We analyze GPS and seismic data to examine the spatiotemporal evolution of a slow slip event (SSE) near Boso Peninsula, central Japan, from December 2013 to January 2014. The evolution of this SSE and its associated seismicity is divided into two distinct phases. Slip initially accelerated slowly with low slip rates, low propagation speeds, and no accompanying seismicity during the early phase and then accelerated more rapidly with higher slip rates, a higher propagation speed, and local earthquake swarm activity during the later phase. The seismicity was highly correlated in space and time with slip rate, suggesting that the swarm activity was triggered by stress loading due to the slow slip. The transition from the slow to faster phase shares some similarities with the nucleation of megathrust earthquakes inferred from foreshock activities, suggesting that SSEs may provide insights into the nucleation of large earthquakes.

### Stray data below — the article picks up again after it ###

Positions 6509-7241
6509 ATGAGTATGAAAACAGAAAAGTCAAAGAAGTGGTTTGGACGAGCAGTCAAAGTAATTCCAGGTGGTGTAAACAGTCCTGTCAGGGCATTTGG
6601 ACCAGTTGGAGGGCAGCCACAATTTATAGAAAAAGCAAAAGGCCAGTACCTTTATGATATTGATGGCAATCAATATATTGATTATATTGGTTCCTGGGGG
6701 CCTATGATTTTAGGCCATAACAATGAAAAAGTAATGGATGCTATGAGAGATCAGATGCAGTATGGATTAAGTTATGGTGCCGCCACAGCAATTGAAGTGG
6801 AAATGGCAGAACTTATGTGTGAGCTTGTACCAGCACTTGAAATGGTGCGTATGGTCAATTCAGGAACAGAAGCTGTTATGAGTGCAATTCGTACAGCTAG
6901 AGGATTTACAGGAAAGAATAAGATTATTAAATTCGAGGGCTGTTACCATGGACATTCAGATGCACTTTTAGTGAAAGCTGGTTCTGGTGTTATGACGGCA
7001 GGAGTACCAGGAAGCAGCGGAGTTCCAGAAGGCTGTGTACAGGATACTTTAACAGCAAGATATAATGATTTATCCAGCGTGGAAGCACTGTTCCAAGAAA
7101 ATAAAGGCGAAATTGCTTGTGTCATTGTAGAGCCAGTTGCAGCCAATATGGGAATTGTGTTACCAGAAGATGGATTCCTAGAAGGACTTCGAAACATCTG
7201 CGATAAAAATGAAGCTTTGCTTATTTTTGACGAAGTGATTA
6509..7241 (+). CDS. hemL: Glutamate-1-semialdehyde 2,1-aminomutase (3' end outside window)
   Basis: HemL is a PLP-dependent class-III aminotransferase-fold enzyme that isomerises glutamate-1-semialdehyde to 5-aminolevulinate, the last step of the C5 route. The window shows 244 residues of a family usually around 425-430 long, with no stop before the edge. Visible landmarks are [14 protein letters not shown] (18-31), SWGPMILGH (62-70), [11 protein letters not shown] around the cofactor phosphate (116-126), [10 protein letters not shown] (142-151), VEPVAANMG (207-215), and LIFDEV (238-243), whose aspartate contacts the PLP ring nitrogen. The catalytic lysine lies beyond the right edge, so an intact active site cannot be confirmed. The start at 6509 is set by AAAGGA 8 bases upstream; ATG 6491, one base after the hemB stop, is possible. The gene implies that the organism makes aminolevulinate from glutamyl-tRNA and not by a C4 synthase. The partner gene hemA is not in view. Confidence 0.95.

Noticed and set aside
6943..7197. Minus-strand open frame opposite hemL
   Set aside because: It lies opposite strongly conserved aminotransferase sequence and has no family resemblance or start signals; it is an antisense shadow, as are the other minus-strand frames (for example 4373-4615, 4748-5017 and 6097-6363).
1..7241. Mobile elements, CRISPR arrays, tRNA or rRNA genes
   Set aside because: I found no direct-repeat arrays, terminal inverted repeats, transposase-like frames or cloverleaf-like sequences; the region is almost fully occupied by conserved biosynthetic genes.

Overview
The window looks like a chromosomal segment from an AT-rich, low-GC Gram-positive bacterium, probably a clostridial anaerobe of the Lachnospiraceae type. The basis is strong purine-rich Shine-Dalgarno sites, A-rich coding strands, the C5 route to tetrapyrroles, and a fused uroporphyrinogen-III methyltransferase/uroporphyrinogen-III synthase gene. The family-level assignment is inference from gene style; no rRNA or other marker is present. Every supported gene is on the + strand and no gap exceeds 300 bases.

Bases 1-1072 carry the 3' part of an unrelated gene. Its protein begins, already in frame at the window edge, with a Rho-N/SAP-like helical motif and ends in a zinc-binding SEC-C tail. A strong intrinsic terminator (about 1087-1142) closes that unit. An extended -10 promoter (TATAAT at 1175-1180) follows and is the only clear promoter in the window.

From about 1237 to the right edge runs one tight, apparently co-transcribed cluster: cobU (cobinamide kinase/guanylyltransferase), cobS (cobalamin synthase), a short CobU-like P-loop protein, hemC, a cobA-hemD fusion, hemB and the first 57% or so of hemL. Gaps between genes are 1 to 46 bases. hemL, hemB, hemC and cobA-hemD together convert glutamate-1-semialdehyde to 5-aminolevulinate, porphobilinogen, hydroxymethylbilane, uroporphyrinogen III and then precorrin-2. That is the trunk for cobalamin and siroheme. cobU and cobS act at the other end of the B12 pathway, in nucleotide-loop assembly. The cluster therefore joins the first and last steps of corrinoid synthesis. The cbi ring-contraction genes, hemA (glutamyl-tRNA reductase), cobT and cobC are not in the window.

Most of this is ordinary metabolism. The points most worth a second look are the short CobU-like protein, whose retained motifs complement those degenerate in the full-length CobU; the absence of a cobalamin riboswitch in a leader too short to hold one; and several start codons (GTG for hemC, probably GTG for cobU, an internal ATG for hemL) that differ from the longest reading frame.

- earthquake swarm activity
- slow slip event